85. Potter Resets Hearing for Nineteenth Century Club -

Environmental Court Judge Larry Potter said Monday, June 24, that he hopes the new owners of the historic Nineteenth Century Club building on Union Avenue will preserve the decaying structure.

86. Potter Resets Hearing for Nineteenth Century Club -

Environmental Court Judge Larry Potter said Monday, June 24, that he hopes the new owners of the historic Nineteenth Century Club building on Union Avenue will preserve the decaying structure.

87. Beale Club Reopening About Timing -

The negotiations to reopen one of Beale Street’s busiest and most profitable nightspots were about not missing one of the busiest Downtown weekends of the year and how to handle the allegation that some employees of Club 152 either sold drugs or were complicit in drug sales in the club.

88. Talks Underway for Club 152 Reopening -

The owners of Club 152 on Beale Street and prosecutors with the Shelby County District Attorney General’s office have been talking since the club was shut down a week ago as a public nuisance.

Both sides are due back before General Sessions Environmental Court Judge Larry Potter Thursday, May 21.

89. Club 152 Hearing Delayed to Tuesday -

A first hearing on the nuisance court order that closed Club 152 on Beale Street last week was postponed Monday, May 20, to Tuesday before General Sessions Environmental Court Judge Larry Potter.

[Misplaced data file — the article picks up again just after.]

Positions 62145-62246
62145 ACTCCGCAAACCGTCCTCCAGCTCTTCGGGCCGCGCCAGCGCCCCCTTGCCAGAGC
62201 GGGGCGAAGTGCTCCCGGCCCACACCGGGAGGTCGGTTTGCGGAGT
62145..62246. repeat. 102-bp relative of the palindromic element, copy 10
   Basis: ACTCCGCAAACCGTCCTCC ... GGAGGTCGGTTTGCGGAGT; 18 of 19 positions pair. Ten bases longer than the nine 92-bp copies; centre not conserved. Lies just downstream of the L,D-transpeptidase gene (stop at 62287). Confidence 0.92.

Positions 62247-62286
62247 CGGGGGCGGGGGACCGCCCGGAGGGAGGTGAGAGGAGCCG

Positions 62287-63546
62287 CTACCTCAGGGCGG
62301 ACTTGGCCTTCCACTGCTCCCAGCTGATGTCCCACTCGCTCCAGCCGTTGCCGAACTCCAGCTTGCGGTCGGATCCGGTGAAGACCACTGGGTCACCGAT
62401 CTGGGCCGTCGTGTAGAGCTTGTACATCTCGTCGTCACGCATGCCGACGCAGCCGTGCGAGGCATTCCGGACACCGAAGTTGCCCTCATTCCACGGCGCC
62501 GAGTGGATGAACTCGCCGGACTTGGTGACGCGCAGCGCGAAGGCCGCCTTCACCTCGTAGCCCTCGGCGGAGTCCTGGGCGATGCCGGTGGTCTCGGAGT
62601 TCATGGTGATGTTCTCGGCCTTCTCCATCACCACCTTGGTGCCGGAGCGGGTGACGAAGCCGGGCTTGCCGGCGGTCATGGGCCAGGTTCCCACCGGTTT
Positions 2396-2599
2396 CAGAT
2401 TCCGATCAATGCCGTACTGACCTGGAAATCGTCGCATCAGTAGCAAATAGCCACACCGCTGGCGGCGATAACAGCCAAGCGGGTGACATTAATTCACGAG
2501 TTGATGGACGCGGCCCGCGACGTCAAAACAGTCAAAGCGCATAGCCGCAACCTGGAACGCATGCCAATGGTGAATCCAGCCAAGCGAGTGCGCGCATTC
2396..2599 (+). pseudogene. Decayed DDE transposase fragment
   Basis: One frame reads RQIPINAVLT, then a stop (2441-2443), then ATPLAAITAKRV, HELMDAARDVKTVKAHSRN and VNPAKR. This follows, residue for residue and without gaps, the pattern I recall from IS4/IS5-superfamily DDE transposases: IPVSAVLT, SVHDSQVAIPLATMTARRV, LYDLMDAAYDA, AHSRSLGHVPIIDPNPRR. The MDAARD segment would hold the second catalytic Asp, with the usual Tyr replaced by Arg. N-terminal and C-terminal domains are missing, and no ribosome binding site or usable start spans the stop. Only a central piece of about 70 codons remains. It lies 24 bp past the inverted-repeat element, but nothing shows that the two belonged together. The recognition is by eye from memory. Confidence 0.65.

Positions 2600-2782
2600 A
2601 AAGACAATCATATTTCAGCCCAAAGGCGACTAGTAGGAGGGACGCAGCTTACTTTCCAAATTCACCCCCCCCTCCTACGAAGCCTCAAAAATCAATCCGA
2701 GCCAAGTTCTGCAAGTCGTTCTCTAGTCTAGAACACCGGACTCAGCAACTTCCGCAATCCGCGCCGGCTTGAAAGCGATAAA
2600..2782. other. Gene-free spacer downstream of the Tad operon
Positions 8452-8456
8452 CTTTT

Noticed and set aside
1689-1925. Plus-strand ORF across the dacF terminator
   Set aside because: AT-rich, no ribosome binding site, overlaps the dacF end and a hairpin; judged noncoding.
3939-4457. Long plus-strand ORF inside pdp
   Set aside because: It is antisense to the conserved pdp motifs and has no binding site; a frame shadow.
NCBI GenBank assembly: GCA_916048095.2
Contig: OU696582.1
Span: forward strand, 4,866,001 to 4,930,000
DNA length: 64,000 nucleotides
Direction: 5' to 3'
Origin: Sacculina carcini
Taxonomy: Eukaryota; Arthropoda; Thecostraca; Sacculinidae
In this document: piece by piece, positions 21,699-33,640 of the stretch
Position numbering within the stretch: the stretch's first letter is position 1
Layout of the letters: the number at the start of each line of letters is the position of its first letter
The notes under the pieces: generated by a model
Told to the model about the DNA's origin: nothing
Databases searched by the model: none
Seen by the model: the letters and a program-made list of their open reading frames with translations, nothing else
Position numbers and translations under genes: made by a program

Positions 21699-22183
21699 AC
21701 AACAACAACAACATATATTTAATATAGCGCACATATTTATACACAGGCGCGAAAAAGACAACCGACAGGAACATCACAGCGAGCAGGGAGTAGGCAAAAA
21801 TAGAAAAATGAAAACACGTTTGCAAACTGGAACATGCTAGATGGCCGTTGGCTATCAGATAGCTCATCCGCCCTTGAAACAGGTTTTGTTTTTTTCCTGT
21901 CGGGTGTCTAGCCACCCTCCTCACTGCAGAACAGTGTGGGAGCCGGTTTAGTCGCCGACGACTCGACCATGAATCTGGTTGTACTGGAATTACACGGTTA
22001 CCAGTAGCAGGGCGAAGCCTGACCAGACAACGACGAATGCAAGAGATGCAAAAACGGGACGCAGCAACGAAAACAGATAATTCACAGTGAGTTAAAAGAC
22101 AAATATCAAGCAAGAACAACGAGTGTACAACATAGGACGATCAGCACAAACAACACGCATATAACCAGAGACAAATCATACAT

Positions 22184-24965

90. Troubled Beale Nightspot Changes Hands -

It’s been almost four months since Club Crave, the Beale Street nightspot with a history of violence under several names, was closed as a public nuisance under state law.

As the legal question of whether the building at 380 Beale St. is off limits for any future nightclub leases works its way through Shelby County General Sessions Environmental Court, the ownership of the club has changed in the last four months.

91. Club Crave Ends, Larger Beale Dispute Continues -

Club Crave, the latest nightclub at 380 Beale St. with a history of violence, is dead.

But the Shelby County General Sessions Court order that ended it is not the endgame for a property at Beale and Fourth streets that has had many names over the decades.

92. Club Crave Nuisance Case Moves Slowly -

The Shelby County District Attorney General’s office and attorneys for the owners of Club Crave have been talking privately since prosecutors got the court order that closed the Beale Street nightspot during the Christmas holidays as a public nuisance.

93. Commission Approves Bartlett Senior Facility -

If an expansion of an assisted-living facility at Baylor and Brunswick roads stays on schedule with votes next month by the Memphis City Council, the planned development should win final approval less than a month before the area it is in is annexed by the city of Bartlett.